The topic of generational differences has been a hot one for quite some time. However, in this three-part series, we will take a slightly different approach to the topic. Understanding generations is now more important than ever as we currently have as many as four generations being represented in the workplace. As we look at this new perspective on the generational divide, we are going to explore the concept that generational differences are not actually as heavily based on the generation you were born in, as has originally been suggested. We are going to argue that each generation actually felt the same way about the generation that followed it, no matter which decade they were born in (or what fashion trends they embraced at the time). Each generation felt that the one that succeeded it was a generation of narcissistic, self-centered, unfocused rebels, irrespective of whether you were born in the early 1900s or if you were born in the 80s or 90s. The fact of the matter is, it’s all about the stage of life we are in. To be successful in the workplace we need to understand particular things about the different generations and learn how to communicate across the generational divide.
Before we begin, I want to add in a little disclaimer. When we talk about generations, we are talking in extreme generalizations. We are going to focus on the overall so-called “trends” of generations. So, please do not freak out or look for the exits if one of the trends that we discuss for your generation does not reflect you.
We have all had moments where we felt that younger generations are borderline sociopath. Common, admit it. The older and thus more mature generations in the workforce will always see the younger employees as immature and inexperienced. But, what do you expect? Of course those twenty-somethings are not going to have 10 years of experience, or any significant exposure to the workplace. We cannot expect the twenty somethings of the workforce to be expert communicators, or to have a strong sense of emotional intelligence, because these are skills that are learned over time.
We always feel that the youngest generation will fail to grow up. They will become the generation that failed to mature, that failed to understand what is important, and who simply do not have the ability to get their priorities straight. We are constantly gasping at the next generation’s sheer audacity and what they can get away with. But guess what? This was your generation once, and it was the generation before yours, as well. No one ever says that the youngest generation of the time will grow up to be put-together, well-rounded, worldly leaders with great communication skills. Think about it. This is what the generation before yours said about you, and I’ll put any money down to say that you have thought the same about the generation following yours.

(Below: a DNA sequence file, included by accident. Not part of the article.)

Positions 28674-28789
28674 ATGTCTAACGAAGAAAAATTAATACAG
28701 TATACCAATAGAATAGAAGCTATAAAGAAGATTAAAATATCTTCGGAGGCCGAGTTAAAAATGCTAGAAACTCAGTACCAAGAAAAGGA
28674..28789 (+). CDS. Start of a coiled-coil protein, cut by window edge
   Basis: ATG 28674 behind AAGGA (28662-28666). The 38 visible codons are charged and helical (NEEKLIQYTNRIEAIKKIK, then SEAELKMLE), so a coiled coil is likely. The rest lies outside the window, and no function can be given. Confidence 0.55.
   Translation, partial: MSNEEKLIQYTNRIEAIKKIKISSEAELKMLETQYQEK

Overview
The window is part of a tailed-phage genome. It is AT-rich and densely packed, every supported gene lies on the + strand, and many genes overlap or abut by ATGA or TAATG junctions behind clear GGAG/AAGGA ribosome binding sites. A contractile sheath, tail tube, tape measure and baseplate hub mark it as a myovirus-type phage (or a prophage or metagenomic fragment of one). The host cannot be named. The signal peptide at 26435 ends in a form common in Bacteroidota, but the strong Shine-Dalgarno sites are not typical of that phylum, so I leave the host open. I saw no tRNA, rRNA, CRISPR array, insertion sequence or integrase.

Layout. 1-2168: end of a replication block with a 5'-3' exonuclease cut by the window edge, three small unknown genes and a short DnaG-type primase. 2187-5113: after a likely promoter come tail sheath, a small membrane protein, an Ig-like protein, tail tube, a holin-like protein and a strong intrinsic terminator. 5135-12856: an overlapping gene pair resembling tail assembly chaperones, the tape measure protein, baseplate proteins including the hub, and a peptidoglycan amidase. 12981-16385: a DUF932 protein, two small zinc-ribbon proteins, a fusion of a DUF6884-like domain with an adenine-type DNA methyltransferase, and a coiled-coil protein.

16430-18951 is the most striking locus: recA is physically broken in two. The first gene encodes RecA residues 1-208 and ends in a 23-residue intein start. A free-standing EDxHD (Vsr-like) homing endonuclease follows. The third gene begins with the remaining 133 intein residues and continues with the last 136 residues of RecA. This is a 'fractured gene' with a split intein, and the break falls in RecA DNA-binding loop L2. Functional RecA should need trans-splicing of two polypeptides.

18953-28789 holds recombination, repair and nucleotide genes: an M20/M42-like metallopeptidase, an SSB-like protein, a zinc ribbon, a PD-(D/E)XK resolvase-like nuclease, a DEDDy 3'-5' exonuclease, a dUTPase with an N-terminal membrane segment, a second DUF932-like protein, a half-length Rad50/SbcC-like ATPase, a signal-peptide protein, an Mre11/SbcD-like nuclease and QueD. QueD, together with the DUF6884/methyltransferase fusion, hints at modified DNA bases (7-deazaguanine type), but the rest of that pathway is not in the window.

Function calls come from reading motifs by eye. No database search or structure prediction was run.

Let’s take a look at some of the things that have been said about generations:
- “The Now Generation has become the Me Generation,”
- “The Video Generation. There they are, those preening narcissists who have to document every banal moment with their cutting-edge communications technology.”
- “…was a bunch of screw-ups: “They have trouble making decisions. They would rather hike in the Himalayas than climb a corporate ladder… They crave entertainment, but their attention span is as short as one zap of a TV dial… They postpone marriage because they dread divorce.”
- “…self-centered, fickle and impractical.”
- “Our youth now love luxury. They have bad manners, contempt for authority; they show disrespect for their elders, and love chatter in places of exercise. They no longer rise when elders enter the room. They contradict their parents, chatter before company, gobble up their food and tyrannize their teachers.”
Now, I know what you are all thinking. Surely these must pertain to the Millennial and the Homeland Generation! Believe it or not, none of these quotes were written about the Millennials. In fact, quote number four was what Generation X said about the Boomers. Quote number five is actually from Socrates back in Ancient Greece. Let that sink in for a moment… does it really sound all that different from what we are currently saying about the most recent generations? We are all the same. What it ultimately comes down to is the stage of life we are all in and the priorities that are common to each age group. We often forget that we were there once. It’s easy to look at the younger generation and think, “what were you thinking?” “Why are you wearing that?” But remember, you were this person once!
Check the 16% on Tuesday for part two of this three-part series!
Member Collaboration Manager